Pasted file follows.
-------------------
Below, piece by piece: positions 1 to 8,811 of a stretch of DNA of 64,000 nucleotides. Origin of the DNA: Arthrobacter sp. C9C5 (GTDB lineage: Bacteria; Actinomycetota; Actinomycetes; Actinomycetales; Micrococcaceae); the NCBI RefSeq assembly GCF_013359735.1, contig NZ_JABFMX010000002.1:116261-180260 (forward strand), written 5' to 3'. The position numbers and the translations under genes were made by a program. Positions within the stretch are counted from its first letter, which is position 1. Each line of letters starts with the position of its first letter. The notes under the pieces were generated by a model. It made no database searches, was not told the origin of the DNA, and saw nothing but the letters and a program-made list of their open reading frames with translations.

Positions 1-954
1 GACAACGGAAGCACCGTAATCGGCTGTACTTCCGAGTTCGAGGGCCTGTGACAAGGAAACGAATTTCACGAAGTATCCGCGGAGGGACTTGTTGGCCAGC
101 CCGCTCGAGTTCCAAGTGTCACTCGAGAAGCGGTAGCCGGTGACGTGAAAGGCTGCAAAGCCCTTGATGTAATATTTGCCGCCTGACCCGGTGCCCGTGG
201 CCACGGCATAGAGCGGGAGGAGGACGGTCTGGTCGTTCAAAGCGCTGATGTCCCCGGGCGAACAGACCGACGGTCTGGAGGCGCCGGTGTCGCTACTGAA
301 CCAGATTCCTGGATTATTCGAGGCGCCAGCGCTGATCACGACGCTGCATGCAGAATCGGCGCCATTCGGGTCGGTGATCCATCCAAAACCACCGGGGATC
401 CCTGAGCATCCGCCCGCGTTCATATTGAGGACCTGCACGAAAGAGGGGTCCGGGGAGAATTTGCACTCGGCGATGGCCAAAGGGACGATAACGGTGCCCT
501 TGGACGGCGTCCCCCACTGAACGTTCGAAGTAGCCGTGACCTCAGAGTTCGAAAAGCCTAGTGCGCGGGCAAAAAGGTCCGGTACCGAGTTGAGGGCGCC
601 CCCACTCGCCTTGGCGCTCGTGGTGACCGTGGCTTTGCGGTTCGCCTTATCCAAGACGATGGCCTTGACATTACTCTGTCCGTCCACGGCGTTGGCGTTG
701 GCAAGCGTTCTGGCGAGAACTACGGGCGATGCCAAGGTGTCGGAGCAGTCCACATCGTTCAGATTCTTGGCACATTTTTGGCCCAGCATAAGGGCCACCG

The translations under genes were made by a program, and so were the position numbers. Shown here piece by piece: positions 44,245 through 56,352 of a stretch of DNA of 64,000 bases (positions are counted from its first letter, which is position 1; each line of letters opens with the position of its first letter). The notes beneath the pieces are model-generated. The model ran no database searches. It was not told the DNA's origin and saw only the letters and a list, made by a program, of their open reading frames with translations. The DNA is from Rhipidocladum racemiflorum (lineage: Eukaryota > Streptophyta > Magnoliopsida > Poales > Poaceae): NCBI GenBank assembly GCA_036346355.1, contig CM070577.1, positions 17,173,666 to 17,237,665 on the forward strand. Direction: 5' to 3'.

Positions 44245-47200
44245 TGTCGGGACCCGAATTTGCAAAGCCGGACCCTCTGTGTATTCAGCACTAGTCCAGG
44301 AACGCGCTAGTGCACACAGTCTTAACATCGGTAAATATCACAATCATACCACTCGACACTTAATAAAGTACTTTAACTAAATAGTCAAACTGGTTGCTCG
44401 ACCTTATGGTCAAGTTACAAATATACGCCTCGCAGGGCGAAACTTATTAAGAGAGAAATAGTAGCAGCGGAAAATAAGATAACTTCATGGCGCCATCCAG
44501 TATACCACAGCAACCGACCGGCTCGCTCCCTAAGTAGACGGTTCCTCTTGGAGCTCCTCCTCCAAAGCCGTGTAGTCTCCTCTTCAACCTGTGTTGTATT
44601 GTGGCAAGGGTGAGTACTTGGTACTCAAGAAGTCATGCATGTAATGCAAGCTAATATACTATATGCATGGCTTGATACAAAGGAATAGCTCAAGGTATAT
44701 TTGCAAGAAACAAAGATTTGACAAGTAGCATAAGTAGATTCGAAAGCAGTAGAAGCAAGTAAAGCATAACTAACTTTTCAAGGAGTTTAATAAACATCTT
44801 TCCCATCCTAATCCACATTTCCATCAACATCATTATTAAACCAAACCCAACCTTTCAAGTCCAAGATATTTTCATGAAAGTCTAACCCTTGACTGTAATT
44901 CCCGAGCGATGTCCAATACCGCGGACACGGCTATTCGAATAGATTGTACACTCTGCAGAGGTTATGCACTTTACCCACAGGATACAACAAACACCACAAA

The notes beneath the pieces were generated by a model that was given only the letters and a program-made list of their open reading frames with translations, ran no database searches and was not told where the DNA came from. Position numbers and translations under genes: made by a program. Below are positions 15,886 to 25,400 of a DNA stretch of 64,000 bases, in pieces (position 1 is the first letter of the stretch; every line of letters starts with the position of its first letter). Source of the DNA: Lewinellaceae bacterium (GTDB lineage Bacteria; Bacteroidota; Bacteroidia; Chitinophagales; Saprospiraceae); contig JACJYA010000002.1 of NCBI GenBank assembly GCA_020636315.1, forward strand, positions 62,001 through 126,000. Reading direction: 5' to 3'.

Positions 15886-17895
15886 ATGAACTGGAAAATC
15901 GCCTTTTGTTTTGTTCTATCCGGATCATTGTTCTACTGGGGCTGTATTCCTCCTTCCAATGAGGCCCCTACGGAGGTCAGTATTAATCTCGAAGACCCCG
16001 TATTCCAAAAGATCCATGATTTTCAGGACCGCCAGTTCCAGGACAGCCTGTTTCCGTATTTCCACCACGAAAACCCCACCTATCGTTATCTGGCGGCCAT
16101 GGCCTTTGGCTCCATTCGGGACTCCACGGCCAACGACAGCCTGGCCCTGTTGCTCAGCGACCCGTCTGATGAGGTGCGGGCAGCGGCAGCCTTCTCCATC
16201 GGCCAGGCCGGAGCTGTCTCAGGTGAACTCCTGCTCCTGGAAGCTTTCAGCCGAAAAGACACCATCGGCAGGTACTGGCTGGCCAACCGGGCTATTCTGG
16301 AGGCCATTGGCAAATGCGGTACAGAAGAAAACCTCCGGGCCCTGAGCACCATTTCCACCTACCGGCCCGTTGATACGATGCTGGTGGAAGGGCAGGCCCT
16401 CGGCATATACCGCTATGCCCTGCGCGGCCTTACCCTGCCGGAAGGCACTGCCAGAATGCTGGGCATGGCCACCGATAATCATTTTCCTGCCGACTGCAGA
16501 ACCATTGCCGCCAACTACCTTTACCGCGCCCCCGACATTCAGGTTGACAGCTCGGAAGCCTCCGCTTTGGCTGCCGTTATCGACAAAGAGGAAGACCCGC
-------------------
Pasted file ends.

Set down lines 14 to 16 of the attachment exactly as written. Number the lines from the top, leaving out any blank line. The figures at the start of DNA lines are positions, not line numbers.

44301 AACGCGCTAGTGCACACAGTCTTAACATCGGTAAATATCACAATCATACCACTCGACACTTAATAAAGTACTTTAACTAAATAGTCAAACTGGTTGCTCG
44401 ACCTTATGGTCAAGTTACAAATATACGCCTCGCAGGGCGAAACTTATTAAGAGAGAAATAGTAGCAGCGGAAAATAAGATAACTTCATGGCGCCATCCAG
44501 TATACCACAGCAACCGACCGGCTCGCTCCCTAAGTAGACGGTTCCTCTTGGAGCTCCTCCTCCAAAGCCGTGTAGTCTCCTCTTCAACCTGTGTTGTATT